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Animal Sciences

Animal Sciences

Dr. Mario Binelli

Assistant Professor

The overall goal of Dr. Binelli’s program is to maximize the proportion of beef cows pregnant at the end of the breeding season with particular focus on Bos indicus-based cattle operations. This goal is being pursued by conducting basic and applied research to understand and manipulate female reproductive tract functions to support embryo-conceptus development and pregnancy success. More than 50% of pregnancies of beef cows are lost during the first three weeks following insemination.

Academic Positions Since Final Degree:

  • 2017 to present – Assistant Professor of Physiology – Department of Animal Sciences, University of Florida – Gainesville, FL
  • 2013 to present – Associate Professor-2- Department of Animal Reproduction, University of São Paulo – Pirassununga, SP, Brazil
  • 2009-2013 – Associate Professor-1- Department of Animal Reproduction, University of São Paulo – Pirassununga, SP, Brazil
  • 2007-2009 – Invited Professor – Faculte de Medecine Veterinaire, Université de Montréal – Saint Hyacinthe, Canada
  • 2001-2009 – Assistant Professor – Department of Animal Reproduction, University of São Paulo – Pirassununga, SP, Brazil
  • 1999-2001 – Post Doctoral fellow, Department of Animal Reproduction, University of São Paulo – Pirassununga, SP, Brazil

Programs

  • Research

    Research Summary

    The overall goal of Dr. Binelli’s program is to maximize the proportion of beef cows pregnant at the end of the breeding season with particular focus on Bos indicus-based cattle operations. This goal is being pursued by conducting basic and applied research to understand and manipulate female reproductive tract functions to support embryo-conceptus development and pregnancy success. More than 50% of pregnancies of beef cows are lost during the first three weeks following insemination. Research will lead to increasing the odds of a successful conception from each insemination and methods to quickly re-inseminate after a failed insemination is detected.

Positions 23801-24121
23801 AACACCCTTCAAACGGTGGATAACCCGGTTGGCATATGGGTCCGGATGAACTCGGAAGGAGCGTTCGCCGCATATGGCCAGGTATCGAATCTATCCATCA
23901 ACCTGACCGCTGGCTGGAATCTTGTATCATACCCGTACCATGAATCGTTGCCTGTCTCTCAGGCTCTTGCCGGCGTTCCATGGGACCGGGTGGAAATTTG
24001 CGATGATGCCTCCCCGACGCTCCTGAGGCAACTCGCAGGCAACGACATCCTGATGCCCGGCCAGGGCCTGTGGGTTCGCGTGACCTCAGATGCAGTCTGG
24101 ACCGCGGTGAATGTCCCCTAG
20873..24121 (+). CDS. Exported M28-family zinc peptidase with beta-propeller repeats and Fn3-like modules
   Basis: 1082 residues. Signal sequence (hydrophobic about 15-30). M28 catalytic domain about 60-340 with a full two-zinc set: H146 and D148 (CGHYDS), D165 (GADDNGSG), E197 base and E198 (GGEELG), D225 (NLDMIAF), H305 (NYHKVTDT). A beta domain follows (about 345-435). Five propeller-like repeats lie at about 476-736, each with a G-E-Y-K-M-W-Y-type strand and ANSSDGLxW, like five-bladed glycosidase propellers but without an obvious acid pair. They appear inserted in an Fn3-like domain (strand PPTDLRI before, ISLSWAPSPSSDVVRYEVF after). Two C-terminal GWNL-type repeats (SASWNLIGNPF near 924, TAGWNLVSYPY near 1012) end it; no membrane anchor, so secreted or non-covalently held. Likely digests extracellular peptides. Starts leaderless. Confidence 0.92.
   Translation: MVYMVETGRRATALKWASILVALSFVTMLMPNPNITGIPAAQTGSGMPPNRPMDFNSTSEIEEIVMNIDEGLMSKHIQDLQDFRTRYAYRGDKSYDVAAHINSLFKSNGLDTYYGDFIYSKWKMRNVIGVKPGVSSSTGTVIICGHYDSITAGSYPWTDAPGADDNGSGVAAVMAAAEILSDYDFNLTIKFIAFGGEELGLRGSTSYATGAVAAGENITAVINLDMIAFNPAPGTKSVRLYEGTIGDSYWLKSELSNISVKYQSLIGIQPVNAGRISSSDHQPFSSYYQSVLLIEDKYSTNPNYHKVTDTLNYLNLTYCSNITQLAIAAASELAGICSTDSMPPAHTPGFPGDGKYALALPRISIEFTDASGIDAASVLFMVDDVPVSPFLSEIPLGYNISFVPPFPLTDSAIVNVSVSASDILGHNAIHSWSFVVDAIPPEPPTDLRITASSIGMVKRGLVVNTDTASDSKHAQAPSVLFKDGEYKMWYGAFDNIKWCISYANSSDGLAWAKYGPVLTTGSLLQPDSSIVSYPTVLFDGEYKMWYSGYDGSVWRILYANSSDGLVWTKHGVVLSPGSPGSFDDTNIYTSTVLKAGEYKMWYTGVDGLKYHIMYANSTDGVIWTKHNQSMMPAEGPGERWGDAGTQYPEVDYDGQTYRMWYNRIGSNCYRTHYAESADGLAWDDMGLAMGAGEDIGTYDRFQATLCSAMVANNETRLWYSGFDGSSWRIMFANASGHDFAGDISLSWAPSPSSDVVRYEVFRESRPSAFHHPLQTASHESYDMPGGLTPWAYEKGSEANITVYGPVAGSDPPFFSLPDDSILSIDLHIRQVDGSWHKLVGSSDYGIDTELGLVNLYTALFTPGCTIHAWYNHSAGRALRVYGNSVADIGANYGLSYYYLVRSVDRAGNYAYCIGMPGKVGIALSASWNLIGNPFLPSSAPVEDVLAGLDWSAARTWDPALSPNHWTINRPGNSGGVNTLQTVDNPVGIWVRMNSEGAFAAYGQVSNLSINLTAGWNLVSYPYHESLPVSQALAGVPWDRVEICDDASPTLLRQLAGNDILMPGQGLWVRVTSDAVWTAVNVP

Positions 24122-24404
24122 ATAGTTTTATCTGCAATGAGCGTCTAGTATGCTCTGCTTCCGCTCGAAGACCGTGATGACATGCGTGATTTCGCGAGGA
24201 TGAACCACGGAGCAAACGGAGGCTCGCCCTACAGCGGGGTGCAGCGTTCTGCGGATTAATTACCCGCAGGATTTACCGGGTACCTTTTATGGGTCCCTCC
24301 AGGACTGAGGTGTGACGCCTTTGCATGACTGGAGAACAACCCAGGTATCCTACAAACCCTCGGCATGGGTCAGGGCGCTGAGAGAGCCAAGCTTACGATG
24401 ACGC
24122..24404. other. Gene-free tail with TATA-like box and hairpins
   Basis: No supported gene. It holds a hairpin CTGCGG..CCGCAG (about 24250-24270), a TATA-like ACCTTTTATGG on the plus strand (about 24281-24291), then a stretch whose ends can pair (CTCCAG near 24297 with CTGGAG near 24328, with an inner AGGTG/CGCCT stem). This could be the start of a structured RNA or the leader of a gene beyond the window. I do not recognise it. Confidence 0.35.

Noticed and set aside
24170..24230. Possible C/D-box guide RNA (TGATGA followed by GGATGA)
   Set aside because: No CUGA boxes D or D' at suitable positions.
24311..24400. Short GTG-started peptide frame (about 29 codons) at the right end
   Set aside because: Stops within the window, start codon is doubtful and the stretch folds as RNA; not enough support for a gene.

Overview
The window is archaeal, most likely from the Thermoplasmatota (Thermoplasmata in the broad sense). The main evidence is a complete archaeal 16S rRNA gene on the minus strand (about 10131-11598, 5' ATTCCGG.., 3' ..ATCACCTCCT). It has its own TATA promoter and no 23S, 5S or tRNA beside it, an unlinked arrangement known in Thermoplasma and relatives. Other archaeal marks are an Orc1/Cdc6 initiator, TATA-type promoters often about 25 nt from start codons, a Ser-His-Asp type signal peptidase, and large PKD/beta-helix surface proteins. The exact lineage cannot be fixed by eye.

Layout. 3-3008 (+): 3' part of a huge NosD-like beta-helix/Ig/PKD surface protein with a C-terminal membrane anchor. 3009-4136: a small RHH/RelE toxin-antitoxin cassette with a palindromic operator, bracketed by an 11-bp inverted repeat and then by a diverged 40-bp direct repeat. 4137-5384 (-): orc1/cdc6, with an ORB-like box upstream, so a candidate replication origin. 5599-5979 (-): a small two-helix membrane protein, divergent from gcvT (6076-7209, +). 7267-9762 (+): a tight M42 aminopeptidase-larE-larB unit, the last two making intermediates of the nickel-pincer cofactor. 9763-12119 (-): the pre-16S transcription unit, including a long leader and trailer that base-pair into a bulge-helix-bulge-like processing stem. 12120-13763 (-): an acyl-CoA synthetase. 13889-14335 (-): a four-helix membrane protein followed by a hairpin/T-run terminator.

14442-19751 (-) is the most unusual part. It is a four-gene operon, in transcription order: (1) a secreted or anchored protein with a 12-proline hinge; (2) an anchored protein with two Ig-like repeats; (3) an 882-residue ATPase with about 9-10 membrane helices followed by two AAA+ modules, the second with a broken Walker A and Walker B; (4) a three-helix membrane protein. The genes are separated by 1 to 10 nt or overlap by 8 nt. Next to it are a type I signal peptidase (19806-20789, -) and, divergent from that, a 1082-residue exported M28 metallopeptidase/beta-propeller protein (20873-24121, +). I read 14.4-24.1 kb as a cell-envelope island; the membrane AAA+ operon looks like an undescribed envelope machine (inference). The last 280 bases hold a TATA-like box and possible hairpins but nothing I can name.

From a basic perspective, Dr. Binelli studies endocrine, cellular and molecular regulation of reproductive events that take place in the oviduct and uterus during early pregnancy that are associated with embryo receptivity and fertility. For example, extensive research from the laboratory showed that exposure to estradiol at proestrus and progesterone during early diestrus directs oviductal and endometrial morphology, cellular function and secretory capacity to support pregnancy. Basic research is leading to new applied strategies. For example, studies on endocrine control of the reproductive tract mentioned above have resulted in applied research to study the effects of ovarian steroid supplementation on cow fertility. Other interests include development of non-genomic markers for embryo receptivity and understanding embryo signaling to the maternal reproductive tract.

    Even when reproductive function is optimal, inseminations sometimes fail to result in a viable pregnancy. Reproductive efficiency can be optimized by quickly identifying such failures and re-inseminating the female. Accordingly, Dr. Binelli’s lab develops both ultrasound-based and molecular-based technologies to allow early pregnancy diagnosis.

Contact

Department of Animal Sciences
Bldg 459, Shealy Drive
PO Box 110910
Gainesville, FL 32611

Phone: (352) 392-7560
mario.binelli@ufl.edu